10. 10. AbbreviationsADB Asian Development BankADF Asian Development FundADTA advisory technical assistanceBTP biodata technical proposalCMS consultant management systemCOSO Central Operations Services OfficeCPS country partnership strategyCQS consultants’ qualifications selectionCRAM consultant recruitment activity monitoring (system)CSC consultant selection committeeCSRN consulting services recruitment noticeCV curriculum vitaeDACON data on consulting firmsDICON data on individual consultantsDMC developing member countryEA executing agencyEOI expression of interestETP evaluated total priceFBS fixed-budget selectionFTP full technical proposalGEFP gross evaluated financial proposalGFP gross financial proposalICS individual consultant systemLCS least-cost selectionMDB multilateral development bankNEFP net evaluated financial proposalNGO nongovernment organizationOAGI Integrity Division of the Office of the Auditor GeneralPAI project administration instructionPPTA project preparatory technical assistanceQBS quality-based selectionQCBS quality- and cost-based selectionRETA regional technical assistanceRFP request for proposalsRRP report and recommendation of the PresidentSRC staff review committeeSSS single-source selectionSTP simplified technical proposalTA technical assistanceTOR terms of referenceUN United Nations ix
  11. 11. x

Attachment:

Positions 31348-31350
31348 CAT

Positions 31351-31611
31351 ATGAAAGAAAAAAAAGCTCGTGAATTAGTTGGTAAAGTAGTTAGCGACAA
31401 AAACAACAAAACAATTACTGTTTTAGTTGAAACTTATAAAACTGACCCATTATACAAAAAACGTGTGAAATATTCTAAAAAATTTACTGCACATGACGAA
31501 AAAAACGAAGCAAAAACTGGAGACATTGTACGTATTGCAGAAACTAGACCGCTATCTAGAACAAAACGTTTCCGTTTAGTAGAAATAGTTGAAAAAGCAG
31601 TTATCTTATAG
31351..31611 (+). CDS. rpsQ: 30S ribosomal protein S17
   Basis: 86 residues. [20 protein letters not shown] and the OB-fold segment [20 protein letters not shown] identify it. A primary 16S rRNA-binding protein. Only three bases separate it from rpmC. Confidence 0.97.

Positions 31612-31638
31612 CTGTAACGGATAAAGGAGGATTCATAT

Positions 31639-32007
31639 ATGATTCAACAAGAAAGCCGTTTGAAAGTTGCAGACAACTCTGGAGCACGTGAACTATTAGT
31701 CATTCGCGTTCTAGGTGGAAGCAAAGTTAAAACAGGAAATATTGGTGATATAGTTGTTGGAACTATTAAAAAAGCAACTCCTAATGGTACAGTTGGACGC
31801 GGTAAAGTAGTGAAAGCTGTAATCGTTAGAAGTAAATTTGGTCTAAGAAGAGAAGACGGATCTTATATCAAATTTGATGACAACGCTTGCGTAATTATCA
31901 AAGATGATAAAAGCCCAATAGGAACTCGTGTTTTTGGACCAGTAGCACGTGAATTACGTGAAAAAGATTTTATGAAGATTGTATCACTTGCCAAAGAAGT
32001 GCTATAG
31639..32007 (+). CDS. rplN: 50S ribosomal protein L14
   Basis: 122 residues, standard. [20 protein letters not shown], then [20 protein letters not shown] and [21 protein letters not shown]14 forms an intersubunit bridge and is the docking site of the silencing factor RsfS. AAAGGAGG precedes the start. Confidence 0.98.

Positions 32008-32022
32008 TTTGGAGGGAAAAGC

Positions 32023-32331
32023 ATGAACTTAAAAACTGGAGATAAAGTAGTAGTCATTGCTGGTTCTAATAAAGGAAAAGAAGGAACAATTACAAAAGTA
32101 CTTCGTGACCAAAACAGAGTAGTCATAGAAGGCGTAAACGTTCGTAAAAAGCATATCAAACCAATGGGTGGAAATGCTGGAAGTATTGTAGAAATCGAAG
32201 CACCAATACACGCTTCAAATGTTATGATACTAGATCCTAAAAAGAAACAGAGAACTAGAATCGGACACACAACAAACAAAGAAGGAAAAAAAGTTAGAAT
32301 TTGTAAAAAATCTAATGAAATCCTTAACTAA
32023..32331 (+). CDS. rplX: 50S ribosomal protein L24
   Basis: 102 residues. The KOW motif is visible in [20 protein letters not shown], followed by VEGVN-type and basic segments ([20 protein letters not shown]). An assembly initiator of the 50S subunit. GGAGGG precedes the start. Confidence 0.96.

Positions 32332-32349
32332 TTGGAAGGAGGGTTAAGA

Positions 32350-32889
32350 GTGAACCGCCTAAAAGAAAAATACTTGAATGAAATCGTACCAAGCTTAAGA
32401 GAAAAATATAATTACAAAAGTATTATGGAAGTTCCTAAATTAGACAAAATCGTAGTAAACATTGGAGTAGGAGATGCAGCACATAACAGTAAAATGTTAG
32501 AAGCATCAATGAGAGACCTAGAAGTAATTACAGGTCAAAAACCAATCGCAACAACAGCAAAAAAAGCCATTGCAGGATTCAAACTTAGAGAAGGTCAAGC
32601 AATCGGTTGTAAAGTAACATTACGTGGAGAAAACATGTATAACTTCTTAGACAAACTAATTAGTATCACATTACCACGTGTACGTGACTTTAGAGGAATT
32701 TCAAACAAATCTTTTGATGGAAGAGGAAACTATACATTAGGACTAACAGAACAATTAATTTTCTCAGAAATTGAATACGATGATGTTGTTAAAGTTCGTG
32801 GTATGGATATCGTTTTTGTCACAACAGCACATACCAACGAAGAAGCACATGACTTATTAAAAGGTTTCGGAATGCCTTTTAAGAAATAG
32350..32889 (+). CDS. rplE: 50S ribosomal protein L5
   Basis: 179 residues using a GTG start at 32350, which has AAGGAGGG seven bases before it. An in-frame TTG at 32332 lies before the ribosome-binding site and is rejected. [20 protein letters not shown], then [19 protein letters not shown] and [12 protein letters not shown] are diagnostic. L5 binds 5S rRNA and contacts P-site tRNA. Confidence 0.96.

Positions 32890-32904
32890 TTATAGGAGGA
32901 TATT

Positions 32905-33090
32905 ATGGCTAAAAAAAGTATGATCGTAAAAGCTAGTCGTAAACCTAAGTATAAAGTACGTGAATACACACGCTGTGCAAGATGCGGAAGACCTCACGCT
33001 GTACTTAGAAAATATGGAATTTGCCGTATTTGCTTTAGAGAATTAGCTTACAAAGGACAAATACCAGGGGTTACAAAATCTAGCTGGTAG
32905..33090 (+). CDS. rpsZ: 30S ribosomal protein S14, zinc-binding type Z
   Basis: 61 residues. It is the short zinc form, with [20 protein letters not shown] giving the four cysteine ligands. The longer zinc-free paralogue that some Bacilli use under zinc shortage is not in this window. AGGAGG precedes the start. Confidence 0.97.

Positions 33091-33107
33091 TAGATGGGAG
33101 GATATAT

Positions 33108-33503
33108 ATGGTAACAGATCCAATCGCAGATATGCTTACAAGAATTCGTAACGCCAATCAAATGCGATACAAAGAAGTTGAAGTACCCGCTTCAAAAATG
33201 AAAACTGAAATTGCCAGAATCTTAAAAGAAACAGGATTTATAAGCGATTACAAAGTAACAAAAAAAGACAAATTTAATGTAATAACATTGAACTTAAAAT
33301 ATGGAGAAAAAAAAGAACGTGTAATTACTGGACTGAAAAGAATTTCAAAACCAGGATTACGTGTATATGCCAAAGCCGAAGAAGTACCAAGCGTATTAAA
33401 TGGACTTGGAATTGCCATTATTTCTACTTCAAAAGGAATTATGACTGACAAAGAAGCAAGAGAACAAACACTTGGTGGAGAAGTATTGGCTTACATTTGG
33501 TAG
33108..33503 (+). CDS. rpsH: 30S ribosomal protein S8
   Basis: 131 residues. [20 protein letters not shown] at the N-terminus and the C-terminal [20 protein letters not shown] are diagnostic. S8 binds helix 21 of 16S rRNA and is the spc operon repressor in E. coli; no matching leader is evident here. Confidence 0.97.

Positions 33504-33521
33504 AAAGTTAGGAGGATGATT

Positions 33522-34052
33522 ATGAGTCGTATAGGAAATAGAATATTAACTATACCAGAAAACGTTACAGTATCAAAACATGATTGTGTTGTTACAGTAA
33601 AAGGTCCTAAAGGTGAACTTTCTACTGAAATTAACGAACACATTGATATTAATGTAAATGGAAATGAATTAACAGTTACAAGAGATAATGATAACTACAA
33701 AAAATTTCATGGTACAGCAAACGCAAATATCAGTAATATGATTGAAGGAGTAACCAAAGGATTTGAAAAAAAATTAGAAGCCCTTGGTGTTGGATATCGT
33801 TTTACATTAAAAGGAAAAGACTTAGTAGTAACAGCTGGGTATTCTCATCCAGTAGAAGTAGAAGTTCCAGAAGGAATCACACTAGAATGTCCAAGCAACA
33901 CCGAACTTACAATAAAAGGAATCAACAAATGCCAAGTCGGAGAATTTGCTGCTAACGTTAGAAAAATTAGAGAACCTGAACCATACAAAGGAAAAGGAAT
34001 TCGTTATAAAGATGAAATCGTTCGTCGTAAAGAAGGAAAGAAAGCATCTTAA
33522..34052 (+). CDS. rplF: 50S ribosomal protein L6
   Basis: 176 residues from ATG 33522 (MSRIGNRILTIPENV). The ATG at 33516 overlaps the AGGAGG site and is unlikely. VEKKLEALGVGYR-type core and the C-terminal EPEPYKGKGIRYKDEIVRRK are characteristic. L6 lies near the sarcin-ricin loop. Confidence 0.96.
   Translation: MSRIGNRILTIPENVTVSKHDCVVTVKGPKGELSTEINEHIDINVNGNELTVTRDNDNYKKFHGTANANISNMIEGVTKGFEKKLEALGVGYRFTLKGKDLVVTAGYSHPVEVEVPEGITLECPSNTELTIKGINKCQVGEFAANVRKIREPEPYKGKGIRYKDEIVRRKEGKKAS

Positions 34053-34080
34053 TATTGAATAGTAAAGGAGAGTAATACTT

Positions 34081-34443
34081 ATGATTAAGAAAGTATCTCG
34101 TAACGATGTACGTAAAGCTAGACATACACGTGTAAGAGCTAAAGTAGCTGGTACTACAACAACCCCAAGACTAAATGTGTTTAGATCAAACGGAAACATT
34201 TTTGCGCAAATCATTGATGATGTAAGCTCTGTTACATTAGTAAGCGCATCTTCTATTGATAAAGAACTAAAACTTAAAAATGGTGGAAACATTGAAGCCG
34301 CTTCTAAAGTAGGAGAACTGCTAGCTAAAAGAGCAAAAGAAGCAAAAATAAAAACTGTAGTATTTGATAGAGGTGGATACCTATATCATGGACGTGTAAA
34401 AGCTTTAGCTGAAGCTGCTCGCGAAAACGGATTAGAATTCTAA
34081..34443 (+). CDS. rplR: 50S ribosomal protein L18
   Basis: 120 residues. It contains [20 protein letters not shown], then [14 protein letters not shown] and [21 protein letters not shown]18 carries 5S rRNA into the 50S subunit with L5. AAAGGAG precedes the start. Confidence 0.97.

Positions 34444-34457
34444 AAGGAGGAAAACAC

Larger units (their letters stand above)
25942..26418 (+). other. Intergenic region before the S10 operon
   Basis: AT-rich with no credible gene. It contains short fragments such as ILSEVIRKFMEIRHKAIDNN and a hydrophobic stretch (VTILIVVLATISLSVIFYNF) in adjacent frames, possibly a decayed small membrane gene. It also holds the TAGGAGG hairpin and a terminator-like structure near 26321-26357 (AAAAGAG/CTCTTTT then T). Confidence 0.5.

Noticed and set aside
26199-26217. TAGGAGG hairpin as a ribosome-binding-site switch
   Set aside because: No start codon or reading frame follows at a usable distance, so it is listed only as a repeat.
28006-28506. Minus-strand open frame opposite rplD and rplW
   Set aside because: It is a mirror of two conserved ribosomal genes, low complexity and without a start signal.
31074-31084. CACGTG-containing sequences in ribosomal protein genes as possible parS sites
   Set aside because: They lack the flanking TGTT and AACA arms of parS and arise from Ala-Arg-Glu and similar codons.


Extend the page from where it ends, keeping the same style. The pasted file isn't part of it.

12. 12. Chapter IOverview of Consulting ServicesA. What Are Consulting 1. The Asian Development Bank (ADB) defines consultants as Services and Why Are individuals or entities able to provide special expertise in one or more technical fields. These services may be of an advisory, supervisory, They Needed? or implementation nature and are provided by skilled experts with specialized knowledge and experience. 2. The services rendered by consultants are normally for a finite period of time and a well-defined scope of work described by clear terms of reference (TOR) and are generally of an intellectual nature. They cover a wide range of diverse activities, which may entail but are by no means limited to feasibility studies, advisory services, construction supervision, policy studies, strategy formulation, preparation of key documents such as tender documents, training, quality control, financial and accounting services, environmental or social impact studies, economic and financial analyses, professional editing, and public information provision. 3. Such services are provided from a range of sources. Traditionally, consulting services have been offered by such entities as engineering firms, financial advisors, accountancy firms, law firms, and management consultants. In recent years, the field has expanded to include firms with almost all kinds of expertise and orientation, from information technology through agricultural services to environmental technology. All these types of firms have found a market for their particular type of expertise and have, to a greater or lesser extent, been able to develop sufficient levels of business, experience, and knowledge to offer their services to a wide variety of clients. They range in size and nature from major, established companies with several thousand employees, covering a wide breadth of disciplines, to small, boutique-type outfits with small numbers of staff having a highly specialized focus. In addition, a large number of individual experts have entered the market and have provided their services either directly or, at times, through particular consulting firms. Nongovernment organizations (NGOs), institutes, universities, and international agencies also provide consulting services from time to time. 4. The main need for consulting services occurs when an organization or government does not have the required expertise of its own. This may occur for various reasons: K Τhe expertise may be needed only for a limited and clearly defined period. 1